14 March 2022

More than half the nurses needed to improve patient ratios already recruited

| Lottie Twyford
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Rachel Stephen-Smith surrounded by nurses

Minister for Health Rachel Stephen-Smith said more than half the 90 nurses needed to meet phase one of the implementation of new nurse-to-patient ratios have already been hired. Photo: ACT Government.

More than half the 90 additional nurses required to meet phase one of the government’s staged implementation of improved nurse-to-patient ratios have already been recruited, Minister for Health Rachel Stephen-Smith has confirmed.

Another 40 nurses will be brought on board by the end of the financial year in order to ensure minimum ratios are in place on the general medical, general surgical, acute aged care, and adult mental health unit wards.

In total, there are 16 wards where nurses are working with a ratio framework in place.

The minimum ratio for nurses or midwives to patients will depend on the clinical setting. Usually, one nurse will be assigned to every four patients on the above wards while a night duty ratio may see more patients assigned to nurses.

The Australian Nursing and Midwifery Federation (ANMF) has been calling for ratios for a long time and welcomed the latest enterprise bargaining agreement.

ACT branch president Matthew Daniel described ratios as a game changer for nurses.

“We shouldn’t underestimate the profound and meaningful difference that this will make to nursing,” he said. “It will have long-lasting impacts through better workforce planning.”

Mr Daniel said the “magic number” of 90 additional nurses had been worked out through “quite a process of methodology”.

“The working group that was put together by ACT Health and the ANMF really went ward by ward to look at their current staffing arrangements and looked at the gap between what their current arrangements were against some of the benchmarks and how the other jurisdictions were doing,” he said.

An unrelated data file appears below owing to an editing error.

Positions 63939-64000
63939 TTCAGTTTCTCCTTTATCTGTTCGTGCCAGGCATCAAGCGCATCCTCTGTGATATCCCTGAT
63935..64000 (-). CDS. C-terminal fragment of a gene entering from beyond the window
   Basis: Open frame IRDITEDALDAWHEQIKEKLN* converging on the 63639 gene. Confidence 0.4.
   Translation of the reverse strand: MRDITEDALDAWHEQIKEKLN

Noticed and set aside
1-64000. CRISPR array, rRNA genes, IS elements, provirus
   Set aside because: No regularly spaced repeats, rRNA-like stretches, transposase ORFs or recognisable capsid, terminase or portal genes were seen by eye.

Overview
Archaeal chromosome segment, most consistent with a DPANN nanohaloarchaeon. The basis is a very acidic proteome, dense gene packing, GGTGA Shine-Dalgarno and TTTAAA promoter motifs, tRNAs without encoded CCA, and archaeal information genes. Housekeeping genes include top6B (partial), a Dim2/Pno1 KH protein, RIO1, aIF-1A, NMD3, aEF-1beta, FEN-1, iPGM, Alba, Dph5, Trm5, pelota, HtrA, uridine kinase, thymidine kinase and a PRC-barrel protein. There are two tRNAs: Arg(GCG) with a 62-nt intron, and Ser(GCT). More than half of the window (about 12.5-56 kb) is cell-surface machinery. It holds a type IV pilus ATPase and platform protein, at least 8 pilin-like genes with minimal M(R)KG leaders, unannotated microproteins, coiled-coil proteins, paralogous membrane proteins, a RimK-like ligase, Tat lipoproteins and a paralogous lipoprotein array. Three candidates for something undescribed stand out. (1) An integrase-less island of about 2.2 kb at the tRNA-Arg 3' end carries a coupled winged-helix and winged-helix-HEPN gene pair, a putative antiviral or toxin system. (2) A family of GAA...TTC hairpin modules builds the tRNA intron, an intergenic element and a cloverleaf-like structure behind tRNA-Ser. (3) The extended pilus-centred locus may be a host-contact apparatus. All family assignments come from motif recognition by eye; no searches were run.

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“[We asked] … what is the gap between what’s currently provided and what would provide for safe care.”

The night duty ratio of one-to-six will be nation-leading, Mr Daniel confirmed.

The union has previously claimed that every additional patient added to a nurse’s workload over four patients can lead to a seven per cent increased risk of the patient dying within 30 days of rescue and to a seven per cent increased risk of failure to rescue.

ACT Heath confirmed to Region Media a month ago that the implementation of nurse-to-patient ratios was already underway locally after thousands of nurses in NSW walked off the job in what constituted their first strike in over a decade, and despite a ruling from the Industrial Commission that the strike should not go ahead.

Among their demands, a major one was that nurse-to-patient ratios should be implemented.

It had been a 2020 Labor election promise to implement nurse-to-patient ratios in the ACT if they were re-elected.

They also pledged to hire at least 400 extra healthcare workers, of which 200 would be nurses – 257 full-time equivalent positions were funded in the last budget.

“Ratios are important because they improve patient outcomes and help nurses to undertake their work safely, and in a way that makes them feel comfortable and confident,” Ms Stephen-Smith said.

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Ms Stephen-Smith said the government was not only committed to implementing ratios to ensure a sufficient number of staff but also to ensure a sufficient mix of skills on each ward.

She acknowledged the pandemic had significantly impacted the ACT’s healthcare workforce but said COVID-19 had also allowed for the team to have its ranks bolstered through the hiring of additional staff to assist with the COVID-19 response.

“So, we know that we’ve got some of those additional staff that have been employed as part of our COVID-19 response and will be able to move into our acute care settings over time as well,” she said.

The ACT Government has committed $50 million over four years to fund the first phase of ratios.

They will later be implemented across additional wards.

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